Sandy discusses our plans for staying healthy as we travel for an extended period of time.
Trekking the Planet is going to some of the most remote and unspoiled places in the world. We wrote this article in order to document the steps that we have taken to remain healthy while on the road. If you haven’t already, you can view the companion article entitled Staying Safe While Traveling.
Get Your Shots and Medications
Once we had a solid itinerary, we made an appointment at our local health department to discuss needed shots and medications. Before we visited we also did our homework on what immunizations were needed by visiting the Center for Disease Control (CDC) website. The first thing we were asked when we arrived at the health department was to fill out a form listing all of the countries we were visiting. I thought about writing “It’s complicated” but instead we just attached a separate sheet listing the 50 countries that we plan to visit. We were up-to-date with Hepatitis A and Yellow Fever and based on the information on our immunization cards, the nurse determined that we needed Meningitis, Typhoid and TDAP (which is a combination of Diphtheria Tetanus and Pertussis). We also got a flu shot for good measure.
Earlier we asked our doctor for a prescription for Mefloquine which reduces the severity of Malaria, as we will be in malarial zones for about nine weeks. We also built our own medicine chest of antibiotics and over the counter medications to combat many illnesses that we might get on the road.
Watch What You Drink
Once we are underway we need to watch our diet in developing countries. In these areas we use bottled or purified water for everything, including what is needed to rinse after brushing our teeth. Some hotels claim that their tap water has been purified, but we never take the chance. Many hotels provide guests with free bottled water in the room or water that has been boiled in the common areas. One thing we always check before buying bottled water is the seal on the top. Unscrupulous vendors have been known to refill used water bottles with tap water, increasing your chances of getting sick. In order to cut down on the number of plastic bottles we use, we are carrying a reusable water bottle that can be filled in the morning from water that has been boiled or purified with a small water filter that we have.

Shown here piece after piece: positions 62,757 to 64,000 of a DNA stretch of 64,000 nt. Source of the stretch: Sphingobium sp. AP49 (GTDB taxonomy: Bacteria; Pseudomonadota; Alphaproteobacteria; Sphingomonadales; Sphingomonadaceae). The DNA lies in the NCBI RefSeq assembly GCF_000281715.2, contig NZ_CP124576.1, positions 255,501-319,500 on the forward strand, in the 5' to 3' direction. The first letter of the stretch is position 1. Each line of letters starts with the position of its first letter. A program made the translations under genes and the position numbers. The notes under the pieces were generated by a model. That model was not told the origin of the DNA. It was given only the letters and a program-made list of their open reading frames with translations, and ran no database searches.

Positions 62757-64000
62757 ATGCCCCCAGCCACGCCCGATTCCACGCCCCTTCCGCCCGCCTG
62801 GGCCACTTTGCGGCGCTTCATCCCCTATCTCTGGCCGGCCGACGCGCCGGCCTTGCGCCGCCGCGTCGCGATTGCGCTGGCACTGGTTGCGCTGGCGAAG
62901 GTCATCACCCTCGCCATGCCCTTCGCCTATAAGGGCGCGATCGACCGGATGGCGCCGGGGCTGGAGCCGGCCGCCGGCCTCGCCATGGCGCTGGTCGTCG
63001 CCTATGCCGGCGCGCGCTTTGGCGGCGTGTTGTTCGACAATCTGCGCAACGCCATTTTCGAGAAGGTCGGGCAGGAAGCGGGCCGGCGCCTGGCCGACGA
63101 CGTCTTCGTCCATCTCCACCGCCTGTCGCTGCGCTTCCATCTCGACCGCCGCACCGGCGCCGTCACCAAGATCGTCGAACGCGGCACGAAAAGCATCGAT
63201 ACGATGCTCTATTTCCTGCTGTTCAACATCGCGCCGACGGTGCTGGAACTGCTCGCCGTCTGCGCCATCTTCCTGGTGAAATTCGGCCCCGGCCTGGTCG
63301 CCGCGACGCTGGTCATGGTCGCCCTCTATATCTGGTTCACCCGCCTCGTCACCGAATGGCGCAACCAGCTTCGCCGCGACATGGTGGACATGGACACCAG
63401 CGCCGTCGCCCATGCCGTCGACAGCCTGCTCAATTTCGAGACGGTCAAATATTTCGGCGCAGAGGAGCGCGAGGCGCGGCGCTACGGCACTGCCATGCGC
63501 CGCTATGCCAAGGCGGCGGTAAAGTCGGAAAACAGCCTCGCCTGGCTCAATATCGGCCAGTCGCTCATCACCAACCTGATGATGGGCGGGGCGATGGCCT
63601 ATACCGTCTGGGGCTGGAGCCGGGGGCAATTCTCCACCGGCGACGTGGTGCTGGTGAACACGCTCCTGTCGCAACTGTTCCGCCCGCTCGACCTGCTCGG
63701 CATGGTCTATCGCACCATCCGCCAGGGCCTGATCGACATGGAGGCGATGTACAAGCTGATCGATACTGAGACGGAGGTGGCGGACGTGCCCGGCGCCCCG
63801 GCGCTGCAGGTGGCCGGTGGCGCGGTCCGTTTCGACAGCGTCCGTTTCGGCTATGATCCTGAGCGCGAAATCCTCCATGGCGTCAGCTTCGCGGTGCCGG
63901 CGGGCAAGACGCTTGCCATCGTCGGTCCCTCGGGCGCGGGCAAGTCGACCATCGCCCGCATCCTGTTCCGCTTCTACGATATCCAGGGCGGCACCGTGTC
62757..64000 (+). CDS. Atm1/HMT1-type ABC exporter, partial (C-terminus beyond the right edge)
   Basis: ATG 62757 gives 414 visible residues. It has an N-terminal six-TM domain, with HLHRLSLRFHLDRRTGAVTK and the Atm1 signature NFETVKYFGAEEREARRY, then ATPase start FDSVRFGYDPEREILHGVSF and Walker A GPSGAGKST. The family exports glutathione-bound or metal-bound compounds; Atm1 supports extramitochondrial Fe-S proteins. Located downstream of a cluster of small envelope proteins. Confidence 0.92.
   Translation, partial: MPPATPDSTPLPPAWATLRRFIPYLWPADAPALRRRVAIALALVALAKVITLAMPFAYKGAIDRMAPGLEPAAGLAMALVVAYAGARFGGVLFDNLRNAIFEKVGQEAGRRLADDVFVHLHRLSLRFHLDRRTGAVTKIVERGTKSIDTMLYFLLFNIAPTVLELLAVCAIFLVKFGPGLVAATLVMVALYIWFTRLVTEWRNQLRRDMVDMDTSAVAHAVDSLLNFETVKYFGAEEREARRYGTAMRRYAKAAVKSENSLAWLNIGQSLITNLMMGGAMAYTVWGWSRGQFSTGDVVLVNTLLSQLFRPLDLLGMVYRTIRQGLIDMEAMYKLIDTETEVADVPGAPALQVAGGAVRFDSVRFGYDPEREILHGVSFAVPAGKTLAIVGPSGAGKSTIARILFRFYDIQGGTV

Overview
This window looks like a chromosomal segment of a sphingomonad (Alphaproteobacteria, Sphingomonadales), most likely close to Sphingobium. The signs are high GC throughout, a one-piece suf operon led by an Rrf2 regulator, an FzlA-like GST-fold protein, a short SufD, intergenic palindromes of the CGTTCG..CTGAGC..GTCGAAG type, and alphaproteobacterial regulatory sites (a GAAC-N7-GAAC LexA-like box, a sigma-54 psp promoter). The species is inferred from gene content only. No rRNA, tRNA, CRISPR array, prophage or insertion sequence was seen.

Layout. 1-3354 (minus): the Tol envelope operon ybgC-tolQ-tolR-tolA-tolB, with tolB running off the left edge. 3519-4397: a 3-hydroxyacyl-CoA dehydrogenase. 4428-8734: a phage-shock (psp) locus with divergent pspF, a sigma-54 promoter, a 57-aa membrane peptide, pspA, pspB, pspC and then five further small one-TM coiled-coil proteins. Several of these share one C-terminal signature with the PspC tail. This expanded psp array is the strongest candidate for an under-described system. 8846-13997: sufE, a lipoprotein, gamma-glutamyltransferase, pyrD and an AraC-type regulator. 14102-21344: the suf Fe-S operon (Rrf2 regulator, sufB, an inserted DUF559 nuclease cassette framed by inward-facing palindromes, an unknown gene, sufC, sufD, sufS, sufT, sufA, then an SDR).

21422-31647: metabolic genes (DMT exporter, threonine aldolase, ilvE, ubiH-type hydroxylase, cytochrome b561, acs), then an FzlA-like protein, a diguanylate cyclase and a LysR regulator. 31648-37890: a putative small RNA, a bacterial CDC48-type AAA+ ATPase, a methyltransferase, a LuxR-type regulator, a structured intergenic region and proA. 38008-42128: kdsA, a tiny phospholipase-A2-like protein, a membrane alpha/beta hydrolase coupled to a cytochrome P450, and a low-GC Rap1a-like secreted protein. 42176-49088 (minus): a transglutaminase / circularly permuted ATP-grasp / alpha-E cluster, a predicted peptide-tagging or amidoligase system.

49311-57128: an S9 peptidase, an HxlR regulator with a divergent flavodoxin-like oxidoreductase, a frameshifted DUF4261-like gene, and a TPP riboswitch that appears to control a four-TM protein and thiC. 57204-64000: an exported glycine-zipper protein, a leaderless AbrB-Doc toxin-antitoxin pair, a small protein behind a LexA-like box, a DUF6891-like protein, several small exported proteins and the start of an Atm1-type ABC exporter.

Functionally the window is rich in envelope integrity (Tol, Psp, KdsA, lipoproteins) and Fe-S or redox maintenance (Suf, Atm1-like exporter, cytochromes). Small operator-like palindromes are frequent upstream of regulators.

You Are What You Eat
Food is an important facet of travel. And, we love to eat! However, we are very careful with the food that we eat in developing nations. The best food is that which cooked to order. Food that has been sitting around picks up bacteria that can make you sick. We are also on our guard against food that has been cooked with dairy. This includes milk, cream, butter, eggs and mayonnaise. All of these ingredients form a perfect breeding ground for bacteria. We also tend to avoid meat. This is because, in many countries, meat is not refrigerated. Instead, we find that a good substitute for meat is another protein source such as beans, tofu, nuts or spinach. We have made mistakes in the past eating food that was offered, just to be polite, only to get sick later. We have learned to explain that we are on a very strict diet. This is usually met with little resistance. We also bring some hand sanitizer for times when we can’t wash our hands or when the water is suspect.
What to Do if You Get Sick
If we do get sick, we adhere to the following steps:
- Drink lots of bottled water – this will help to flush your system
- Stick to a simple diet of packaged food purchased from a store
- Take along Imodium which will reduce the number of trips to the bathroom
- Diarrhea can be triggered by a change in diet or too much exertion. However, if it lasts for more than 24 hours, we consider asking the hotel front desk for a doctor
If you have other tips about staying healthy while on the road, feel free to share your thoughts below in the comment box.